When I had the antenna secured to the horizontal fin (I thought it looked better here) momentary glitches were evident when at certain specific distances and attitudes. I was glad not to have PCM or the antenna might be still attached at this poor location. Try to keep the antenna away from large conductive surfaces and current carrying wires eg: servo/gyro wires, side frames and tail boom.
Experimenting with range checks and antenna locations will deliver dividends. Long servo leads (which can be shortened) may be unplugged from the receiver at the fringes of the range check, to see if the servo chattering stops with a range improvement. You don’t have to be an electronic buff to use these common sense methods.Often machines will glitch after some extended time in use which is unrelated to the radio system and installation.
This is often a gradual thing and if left uncorrected or unnoticed with the PCM system can result in the expensive loss of a machine or worse. Some guys use glitch counters with PCM and others will routinely install a PPM receiver for glitch observations. When these guys crash it is usually do to their “dumb thumbs”. A glitch counter is an electronic device that connects to the on board radio and counts how many times an other wise unseen PCM lock out has occurred. The results can be viewed at the end of a flight. By keeping track of the numbers one can monitor the progress of degrading radio reception.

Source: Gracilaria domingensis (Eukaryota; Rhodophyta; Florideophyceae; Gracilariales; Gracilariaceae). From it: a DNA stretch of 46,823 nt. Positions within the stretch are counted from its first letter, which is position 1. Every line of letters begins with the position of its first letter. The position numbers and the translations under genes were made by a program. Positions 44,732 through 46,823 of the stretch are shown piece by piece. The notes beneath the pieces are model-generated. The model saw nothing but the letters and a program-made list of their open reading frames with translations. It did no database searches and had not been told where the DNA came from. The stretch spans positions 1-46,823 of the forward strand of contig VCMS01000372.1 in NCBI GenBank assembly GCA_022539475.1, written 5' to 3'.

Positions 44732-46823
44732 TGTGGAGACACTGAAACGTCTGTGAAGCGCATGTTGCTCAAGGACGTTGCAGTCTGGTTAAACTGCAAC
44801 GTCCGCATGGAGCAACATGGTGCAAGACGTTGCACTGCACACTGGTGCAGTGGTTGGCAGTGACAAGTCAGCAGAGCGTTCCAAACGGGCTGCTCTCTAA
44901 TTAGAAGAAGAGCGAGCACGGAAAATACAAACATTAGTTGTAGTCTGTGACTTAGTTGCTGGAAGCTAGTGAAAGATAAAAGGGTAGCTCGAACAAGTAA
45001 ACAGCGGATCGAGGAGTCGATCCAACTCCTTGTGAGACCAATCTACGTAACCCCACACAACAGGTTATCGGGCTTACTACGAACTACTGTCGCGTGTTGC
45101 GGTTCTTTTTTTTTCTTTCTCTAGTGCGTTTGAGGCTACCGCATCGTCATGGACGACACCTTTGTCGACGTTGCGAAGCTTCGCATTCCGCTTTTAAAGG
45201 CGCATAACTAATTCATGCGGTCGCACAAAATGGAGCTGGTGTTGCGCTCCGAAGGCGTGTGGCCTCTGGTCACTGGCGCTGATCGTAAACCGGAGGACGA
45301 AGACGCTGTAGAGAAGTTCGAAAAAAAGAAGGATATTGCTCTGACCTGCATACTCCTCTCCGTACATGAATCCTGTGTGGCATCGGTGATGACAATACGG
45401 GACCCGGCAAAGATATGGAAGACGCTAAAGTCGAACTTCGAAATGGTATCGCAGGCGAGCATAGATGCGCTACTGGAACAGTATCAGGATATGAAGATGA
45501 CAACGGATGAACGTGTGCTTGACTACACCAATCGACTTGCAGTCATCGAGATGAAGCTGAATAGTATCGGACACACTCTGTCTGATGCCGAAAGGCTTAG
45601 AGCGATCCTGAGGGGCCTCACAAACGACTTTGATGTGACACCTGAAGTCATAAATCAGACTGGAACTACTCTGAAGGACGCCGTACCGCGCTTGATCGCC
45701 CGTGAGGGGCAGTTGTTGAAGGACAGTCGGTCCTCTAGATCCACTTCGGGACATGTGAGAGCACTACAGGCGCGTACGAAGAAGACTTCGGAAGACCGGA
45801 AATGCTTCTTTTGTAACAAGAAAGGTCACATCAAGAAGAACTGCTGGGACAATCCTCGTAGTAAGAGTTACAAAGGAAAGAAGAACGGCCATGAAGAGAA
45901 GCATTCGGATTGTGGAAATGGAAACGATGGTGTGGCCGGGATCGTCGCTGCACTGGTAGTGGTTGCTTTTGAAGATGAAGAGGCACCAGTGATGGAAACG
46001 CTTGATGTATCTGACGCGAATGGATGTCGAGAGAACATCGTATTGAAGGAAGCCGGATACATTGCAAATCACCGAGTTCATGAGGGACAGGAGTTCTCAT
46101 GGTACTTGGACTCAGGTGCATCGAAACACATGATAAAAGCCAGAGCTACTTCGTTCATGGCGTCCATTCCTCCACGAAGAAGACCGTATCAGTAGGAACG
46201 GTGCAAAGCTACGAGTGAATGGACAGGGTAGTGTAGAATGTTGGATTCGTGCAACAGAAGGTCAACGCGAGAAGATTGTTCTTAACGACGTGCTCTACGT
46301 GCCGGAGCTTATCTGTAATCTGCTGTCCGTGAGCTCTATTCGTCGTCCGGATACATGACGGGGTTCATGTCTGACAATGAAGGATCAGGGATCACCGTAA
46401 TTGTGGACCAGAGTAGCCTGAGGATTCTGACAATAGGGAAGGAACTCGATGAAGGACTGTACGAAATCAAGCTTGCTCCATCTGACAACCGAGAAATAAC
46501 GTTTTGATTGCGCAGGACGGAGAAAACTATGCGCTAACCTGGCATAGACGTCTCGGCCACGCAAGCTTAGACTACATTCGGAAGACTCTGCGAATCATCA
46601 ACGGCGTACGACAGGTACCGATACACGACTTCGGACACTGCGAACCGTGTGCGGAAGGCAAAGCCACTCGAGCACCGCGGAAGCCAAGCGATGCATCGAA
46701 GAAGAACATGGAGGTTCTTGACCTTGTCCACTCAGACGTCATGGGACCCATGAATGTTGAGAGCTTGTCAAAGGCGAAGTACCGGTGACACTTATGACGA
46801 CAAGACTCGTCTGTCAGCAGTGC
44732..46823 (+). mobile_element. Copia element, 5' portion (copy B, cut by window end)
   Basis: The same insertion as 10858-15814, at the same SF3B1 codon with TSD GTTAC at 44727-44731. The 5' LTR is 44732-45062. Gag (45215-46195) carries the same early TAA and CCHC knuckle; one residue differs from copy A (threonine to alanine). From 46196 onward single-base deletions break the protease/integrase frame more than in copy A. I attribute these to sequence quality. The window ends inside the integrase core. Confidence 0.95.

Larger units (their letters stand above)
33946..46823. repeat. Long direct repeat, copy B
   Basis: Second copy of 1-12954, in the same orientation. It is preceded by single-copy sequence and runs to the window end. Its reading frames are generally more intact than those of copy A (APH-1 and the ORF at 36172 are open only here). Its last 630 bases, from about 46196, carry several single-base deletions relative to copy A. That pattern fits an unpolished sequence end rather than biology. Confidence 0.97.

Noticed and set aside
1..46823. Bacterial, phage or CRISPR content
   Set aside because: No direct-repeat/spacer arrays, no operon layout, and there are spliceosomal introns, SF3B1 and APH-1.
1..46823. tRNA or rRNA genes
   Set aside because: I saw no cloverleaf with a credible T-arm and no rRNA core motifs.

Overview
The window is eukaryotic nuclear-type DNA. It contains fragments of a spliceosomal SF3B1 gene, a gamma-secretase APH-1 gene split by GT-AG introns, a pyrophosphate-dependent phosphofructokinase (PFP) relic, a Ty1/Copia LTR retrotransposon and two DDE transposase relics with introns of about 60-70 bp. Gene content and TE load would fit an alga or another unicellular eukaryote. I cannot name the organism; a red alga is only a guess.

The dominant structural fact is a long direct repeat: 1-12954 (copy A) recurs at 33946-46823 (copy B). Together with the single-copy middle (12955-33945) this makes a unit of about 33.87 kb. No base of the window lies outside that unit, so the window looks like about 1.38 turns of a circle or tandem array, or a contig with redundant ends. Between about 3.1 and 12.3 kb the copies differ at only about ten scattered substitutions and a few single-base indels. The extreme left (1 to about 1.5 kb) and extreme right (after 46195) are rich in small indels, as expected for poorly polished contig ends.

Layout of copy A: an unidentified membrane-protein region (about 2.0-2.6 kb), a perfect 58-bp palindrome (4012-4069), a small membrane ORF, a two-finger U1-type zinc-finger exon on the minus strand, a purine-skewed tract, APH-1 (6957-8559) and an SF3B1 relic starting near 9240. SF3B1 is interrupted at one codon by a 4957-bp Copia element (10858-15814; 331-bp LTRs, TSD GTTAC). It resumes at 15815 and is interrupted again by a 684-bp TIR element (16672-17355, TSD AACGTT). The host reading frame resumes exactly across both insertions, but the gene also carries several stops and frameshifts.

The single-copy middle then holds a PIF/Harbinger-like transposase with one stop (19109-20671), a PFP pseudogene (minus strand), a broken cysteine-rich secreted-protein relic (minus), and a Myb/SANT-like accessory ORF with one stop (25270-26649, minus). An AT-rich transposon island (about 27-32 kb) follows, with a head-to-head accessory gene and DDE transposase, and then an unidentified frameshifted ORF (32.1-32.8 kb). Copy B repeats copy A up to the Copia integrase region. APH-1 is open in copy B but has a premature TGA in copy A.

Newer gas machines are making it to the fields as of late with a larger incidence of glitching. The newer Zenoah G-23 engine has a dual coil high energy ignition system. This coupled with the fact that the cylinder is facing forward on some models with the spark plug very close to the radio compartment is creating grief for some. Kind of like sitting on hot coals! The next paragraph covers asbestos underwear.
The ignition system is supplied from the engine manufacturer unshielded. Although a resistive spark plug has always been used for noise suppression, additional corrective actions are being taken. Here is a brief description of what shielding does. Electronic equipment can be sensitive to stray electrical fields from wires carrying alternating current. Shielded wire in addition to having the insulation around the conductor also has a braided conductive sheath that completely encloses the wire.